The international group has worked seven years to reach the goal: syn-III is made up of 273.871 base pairs and is shorter than its natural counterpart (316.667 base pairs). The artificial chromosome has been produced after a careful process of genetic planning: 47.841 base pairs have been removed as considered not necessary for replication and cellular growth. Junk DNA sequences have also been eliminated as well as ‘jumping DNA’, portions of the genome that might migrate and cause mutations. As prof. Boeke comments: “When you change the genome you’re gambling. One wrong change can kill the cell. We have made over 50.000 changes to the DNA code in the chromosome and our yeast still live. That is remarkable. It shows that our synthetic chromosome is hardy, and it endows the yeast with new properties”.
In the case too, as for the unnatural base pair inserted into DNA, the new method might be used to engineer cells with synthetic chromosomes in order to produces specific substances – i.e. drugs (artemisin), vaccines (hepatitis B), biofuels (ethanol, buthanol, biodiesel).
The yeast modified cells have been tested under a wide set (19) of different conditions, including pH, temperature, hydrogen peroxide content: just in one case the proliferation response was altered. The genetic structure remained unchanged after 125 cell’s divisions, thus demonstrating the stability of the artificial chromosome.
Syn-III chromosome is the shorter among the S. cerevisiae genetic makeup. Boeke and his group are now working to synthetize longer artificial chromosomes, making use of up to 10.000 base pairs.
The origin of metabolism
On the over side of evolution, new insights are emerging on the sequence of events that generated the first organised forms of life in the ancient oceans. The classical Urey-Miller hypothesis talks about RNA as the first biomolecule emerging from the Archean seas.
The recent findings, published in Molecular Systems Biology4,5 by the research group of the University of Cambridge led by Markus Ralser, may change the order of events as they suggest that metabolism would have originated first as the result of a complex network of reactions catalised by the inorganic ions present in the Archean oceans. RNA, according to the new theory, would have been selected at a later stage as the molecule useful to code for genetic information. The two alternative pathways are schematically represented in figure 3.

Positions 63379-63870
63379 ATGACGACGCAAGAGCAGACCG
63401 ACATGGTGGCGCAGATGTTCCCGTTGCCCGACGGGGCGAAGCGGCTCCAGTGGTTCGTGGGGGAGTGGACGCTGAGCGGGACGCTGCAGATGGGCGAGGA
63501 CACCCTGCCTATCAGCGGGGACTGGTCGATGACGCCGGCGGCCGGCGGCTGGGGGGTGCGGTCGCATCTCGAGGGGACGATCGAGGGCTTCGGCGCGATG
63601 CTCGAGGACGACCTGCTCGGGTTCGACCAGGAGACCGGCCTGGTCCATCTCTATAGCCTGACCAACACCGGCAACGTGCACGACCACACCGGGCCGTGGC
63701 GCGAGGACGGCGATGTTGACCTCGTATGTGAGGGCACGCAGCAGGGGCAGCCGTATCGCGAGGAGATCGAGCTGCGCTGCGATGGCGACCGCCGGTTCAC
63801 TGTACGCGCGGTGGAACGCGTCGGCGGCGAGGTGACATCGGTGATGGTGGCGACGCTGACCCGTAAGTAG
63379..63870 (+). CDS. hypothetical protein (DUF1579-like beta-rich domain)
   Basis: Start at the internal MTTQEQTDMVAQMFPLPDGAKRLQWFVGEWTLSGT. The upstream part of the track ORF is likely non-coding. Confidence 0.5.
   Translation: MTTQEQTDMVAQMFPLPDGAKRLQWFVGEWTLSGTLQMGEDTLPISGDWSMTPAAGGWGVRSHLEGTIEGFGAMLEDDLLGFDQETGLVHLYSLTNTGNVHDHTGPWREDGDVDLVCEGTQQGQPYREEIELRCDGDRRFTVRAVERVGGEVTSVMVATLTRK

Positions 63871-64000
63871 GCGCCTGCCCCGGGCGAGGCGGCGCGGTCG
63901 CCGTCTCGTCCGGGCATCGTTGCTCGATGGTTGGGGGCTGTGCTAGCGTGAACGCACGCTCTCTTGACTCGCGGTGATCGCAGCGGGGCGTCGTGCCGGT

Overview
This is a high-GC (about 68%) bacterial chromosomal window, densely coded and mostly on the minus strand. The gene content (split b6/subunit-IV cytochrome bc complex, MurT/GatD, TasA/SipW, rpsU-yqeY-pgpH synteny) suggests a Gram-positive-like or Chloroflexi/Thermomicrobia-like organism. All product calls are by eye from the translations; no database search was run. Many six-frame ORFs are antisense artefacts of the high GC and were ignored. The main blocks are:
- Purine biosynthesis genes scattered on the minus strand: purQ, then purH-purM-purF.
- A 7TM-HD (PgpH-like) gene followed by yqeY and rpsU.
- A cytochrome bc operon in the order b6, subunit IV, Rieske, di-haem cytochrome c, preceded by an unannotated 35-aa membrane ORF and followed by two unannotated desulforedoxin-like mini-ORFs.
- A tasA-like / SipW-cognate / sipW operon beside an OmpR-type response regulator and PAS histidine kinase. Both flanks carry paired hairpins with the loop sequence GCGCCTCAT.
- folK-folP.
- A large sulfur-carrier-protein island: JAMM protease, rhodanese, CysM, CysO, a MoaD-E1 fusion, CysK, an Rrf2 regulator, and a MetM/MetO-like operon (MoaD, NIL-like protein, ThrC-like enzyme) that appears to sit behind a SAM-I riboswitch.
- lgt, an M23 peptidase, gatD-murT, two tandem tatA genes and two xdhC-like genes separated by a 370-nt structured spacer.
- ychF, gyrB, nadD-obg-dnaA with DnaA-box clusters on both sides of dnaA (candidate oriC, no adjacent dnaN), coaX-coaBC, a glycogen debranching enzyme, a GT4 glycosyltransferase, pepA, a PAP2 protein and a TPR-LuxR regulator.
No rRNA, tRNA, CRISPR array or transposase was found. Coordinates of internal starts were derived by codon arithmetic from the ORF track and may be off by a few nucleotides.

Under the classical hypothesis, metabolism would be the result of the evolutionary pressure on prebiotic enzymes codified by early RNA molecules. In the new one, the metabolic network would have been the first to appear, as explained by Markus Ralser: “Our results demonstrate that the conditions and molecules found in the Earth’s ancient oceans assisted and accelerated the interconversion of metabolites that in modern organisms made up glycolysis and the pentose-phosphate pathways, two of the essential and most centrally placed reaction cascades of metabolism”. According to the results from University of Cambridge, these metabolic reactions were particularly sensitive to the presence of ferrous ions (Fe2+) that helped catalyse many of the observed chemical reactions.
The ferrous ions would have originated – according to the geoscientist Alexandra V. Turchyn – from early oceanic sediments, as these soluble forms of iron were one of the most frequently found molecules in the ancient oceans. Researchers have replicated in the lab the conditions of the prebiotic oceans, including compositions of the early sediments, anorexic environment and a temperature (50-90°C) similar to a hydrothermal vent of an oceanic volcano. Upon incubation of different metabolites and in the presence of iron and other compounds found in oceanic sediments, the group observed 29 metabolic-like chemical reactions, some of which producing precursors of the building blocks of proteins or RNA, such as ribose 5-phosphate. “These results indicate that the basic architecture of the modern metabolic network could have originated from the chemical and physical constraints that existed in the prebiotic Earth”, commented Markus Ralser.
These recent finding are just the first drops of a possibly completely new vision of life on Earth, both as its appearing as well as future evolution. It will be fundamental to carefully evaluate the safety for the mankind and the entire ecosystem of such new techniques of genetic engineering: aliens might originate directly from man’s hands, we could argue.
1. D.A. Malyshev et al., A semi-synthetic organism with an expanded genetic alphabet, Nature, 509, 385-388, 2014, doi: 10.1038/nature13314
2. A. Leconte et al., Discovery, characterisation and optimisation of an unnatural base pair for expansion of the genetic alphabet, JACS, 130, 2336-2343, 2008, doi: 10.1021/ja078223d
3. N. Annaluru et al., Total synthesis of a functional designer eukaryotic chromosome, Science, Vol. 344, pp. 55-58 , doi: 10.1126/science.1249252
4. M.A. Keller et al., Non-enzymatic glycolysis and pentose phosphatepathway-like reactions in a plausible Archean ocean, Molecular Systems Biology, 10, 725, 2014, doi: 10.1002/msb.20145228
5. P.L. Luisi, Prebiotic metabolic networks?, Molecular System Biology, 10, 729, 2014, doi: 10.1002/msb.20145351